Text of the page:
Sunday, August 4, 2013

Our Founding Principles

"When economic interest is seen behind the political clauses of the Constitution, then the document becomes not simply the work of wise men trying to establish a decent and orderly society, but the work of certain groups trying to maintain their privileges, while giving just enough rights and liberties to enough of the people to ensure popular support."
-- Howard Zinn, A People's History of the United States

I have only just started reading Zinn's book, but so far nearly every chapter has held some revelation about the real nature of the U.S. constitution: it is, at bottom, a classist, racist, sexist document designed solely to maintain the wealth of the aristocracy that had already grown up in the American colonies by the 18th century.

The framers of the constitution were not trying to make an egalitarian society, by any stretch of the imaginaiton. In order for the Revolution to take place, The People had to be convinced that they had a stake in opposing the British, but the rich instigators of the rebellion had also to make sure that they did not become targets of the inflamed rabble themselves.

The exclusion of blacks (who, as slaves, comprised 20-50 percent of the population at the time, depending on which area you counted), non-property-owning whites, native Americans and women from participation in the new government pretty much says it all.

These are things we all know, but until now, I have written them off to the prevailing social norms of the times during which the constitution was written and the country formed. Not any more. The next time someone tells me the social safety net has to be destroyed because it goes against the wishes of the original framers of the constitution, I'll believe them, in a way.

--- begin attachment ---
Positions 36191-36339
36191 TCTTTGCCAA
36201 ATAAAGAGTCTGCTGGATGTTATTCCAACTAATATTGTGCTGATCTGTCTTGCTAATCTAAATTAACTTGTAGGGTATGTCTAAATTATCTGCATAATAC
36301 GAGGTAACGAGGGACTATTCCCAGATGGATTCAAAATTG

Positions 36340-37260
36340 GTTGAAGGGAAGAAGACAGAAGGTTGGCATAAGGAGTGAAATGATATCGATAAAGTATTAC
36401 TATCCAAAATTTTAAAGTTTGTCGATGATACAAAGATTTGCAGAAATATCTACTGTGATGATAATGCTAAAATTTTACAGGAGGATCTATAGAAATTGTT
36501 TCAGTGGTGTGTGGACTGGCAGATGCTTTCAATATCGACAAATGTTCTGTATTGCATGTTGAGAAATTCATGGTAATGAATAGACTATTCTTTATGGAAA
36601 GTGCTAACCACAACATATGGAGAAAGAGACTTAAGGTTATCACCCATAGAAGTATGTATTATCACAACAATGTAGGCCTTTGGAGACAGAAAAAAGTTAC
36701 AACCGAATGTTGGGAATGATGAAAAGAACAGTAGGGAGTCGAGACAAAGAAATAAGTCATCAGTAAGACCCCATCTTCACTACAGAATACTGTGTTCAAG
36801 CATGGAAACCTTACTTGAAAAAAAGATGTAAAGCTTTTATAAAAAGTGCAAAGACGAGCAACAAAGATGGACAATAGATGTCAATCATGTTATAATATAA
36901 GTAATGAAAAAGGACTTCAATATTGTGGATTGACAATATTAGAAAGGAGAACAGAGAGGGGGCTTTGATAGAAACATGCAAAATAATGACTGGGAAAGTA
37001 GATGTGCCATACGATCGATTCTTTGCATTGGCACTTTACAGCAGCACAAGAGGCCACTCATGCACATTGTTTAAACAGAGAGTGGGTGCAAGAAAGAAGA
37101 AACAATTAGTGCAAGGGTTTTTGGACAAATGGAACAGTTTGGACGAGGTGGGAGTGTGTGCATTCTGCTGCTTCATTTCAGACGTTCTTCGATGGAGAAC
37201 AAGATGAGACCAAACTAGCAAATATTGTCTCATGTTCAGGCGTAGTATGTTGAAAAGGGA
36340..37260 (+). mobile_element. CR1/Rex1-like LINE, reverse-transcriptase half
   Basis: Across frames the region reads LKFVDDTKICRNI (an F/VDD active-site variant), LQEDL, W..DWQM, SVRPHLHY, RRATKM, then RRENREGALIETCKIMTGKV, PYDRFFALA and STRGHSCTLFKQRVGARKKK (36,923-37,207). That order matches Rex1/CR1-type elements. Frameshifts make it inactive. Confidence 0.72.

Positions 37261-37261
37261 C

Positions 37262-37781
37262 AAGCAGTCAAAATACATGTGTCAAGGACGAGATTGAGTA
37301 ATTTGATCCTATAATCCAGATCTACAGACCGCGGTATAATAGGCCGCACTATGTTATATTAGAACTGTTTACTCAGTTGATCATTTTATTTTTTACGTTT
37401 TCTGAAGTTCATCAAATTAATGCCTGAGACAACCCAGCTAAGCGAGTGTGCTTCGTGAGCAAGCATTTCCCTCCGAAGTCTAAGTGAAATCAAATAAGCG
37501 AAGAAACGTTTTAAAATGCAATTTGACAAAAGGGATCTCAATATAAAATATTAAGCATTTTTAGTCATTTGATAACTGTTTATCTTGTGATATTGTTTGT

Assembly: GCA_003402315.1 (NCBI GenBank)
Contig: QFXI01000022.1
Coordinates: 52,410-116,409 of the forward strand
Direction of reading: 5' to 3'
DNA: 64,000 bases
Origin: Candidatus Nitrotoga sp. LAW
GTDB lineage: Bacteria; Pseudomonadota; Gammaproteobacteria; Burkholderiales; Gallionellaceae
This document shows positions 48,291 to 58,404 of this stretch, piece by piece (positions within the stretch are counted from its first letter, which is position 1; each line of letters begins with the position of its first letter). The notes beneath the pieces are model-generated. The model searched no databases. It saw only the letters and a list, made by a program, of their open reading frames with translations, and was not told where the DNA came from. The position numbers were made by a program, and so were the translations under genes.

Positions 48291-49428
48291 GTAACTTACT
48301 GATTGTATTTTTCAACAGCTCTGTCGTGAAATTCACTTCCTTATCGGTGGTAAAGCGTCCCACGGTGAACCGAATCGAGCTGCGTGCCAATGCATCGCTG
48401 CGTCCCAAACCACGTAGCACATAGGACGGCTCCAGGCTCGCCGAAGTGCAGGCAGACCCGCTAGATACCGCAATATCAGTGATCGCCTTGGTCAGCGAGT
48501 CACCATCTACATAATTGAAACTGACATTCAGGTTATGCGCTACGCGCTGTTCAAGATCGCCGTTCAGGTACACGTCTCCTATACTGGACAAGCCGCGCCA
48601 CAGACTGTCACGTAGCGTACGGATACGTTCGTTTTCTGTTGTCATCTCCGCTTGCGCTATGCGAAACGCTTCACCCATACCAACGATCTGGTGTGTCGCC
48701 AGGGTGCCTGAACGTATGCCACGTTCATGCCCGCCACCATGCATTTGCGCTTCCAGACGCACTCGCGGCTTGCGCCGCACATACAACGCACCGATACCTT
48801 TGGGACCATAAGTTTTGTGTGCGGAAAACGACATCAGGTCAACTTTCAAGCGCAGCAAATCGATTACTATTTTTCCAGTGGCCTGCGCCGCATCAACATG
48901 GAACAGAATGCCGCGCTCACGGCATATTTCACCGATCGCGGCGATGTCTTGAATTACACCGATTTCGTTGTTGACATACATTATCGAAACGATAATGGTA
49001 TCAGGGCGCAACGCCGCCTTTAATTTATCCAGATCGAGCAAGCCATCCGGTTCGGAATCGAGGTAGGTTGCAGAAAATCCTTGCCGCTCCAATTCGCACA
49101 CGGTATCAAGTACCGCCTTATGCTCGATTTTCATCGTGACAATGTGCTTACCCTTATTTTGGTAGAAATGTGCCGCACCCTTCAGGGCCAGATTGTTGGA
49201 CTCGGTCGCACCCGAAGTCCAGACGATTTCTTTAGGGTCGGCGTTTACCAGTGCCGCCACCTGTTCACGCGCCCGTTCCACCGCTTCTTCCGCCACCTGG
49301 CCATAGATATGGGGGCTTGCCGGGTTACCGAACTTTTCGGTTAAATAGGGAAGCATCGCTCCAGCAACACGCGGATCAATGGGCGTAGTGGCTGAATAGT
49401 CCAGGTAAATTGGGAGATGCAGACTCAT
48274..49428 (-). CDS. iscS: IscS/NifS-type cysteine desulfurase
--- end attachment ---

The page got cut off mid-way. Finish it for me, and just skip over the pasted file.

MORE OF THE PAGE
Take a look around: What Charles & David Koch have done to Wisconsin through Scott Walker's governorship, they fully intend to do to the rest of the country. Representative democracy is all but dead in Walker's Dairyland. The original constitution was designed to hold real democracy at bay.

This is anti-democratic, anti-commoner, and inhumane. But it is also the original intent of the founding "fathers."

1 comment:

  1. It is interesting that even in the midst of its flaws in intention, the language has inspired better ideals. It is not a democracy that was created, it is a republic, a series of layers of representation. There is no real "one man, one vote" when the popular vote has to be vetted by an Electoral College.

    Democracy should mean the equality of all the people in terms of access to information, education, basic health care, good work. The responsibility of all people to pay attention to their town or region, and the option of standing for elected office, regardless of occupation or income.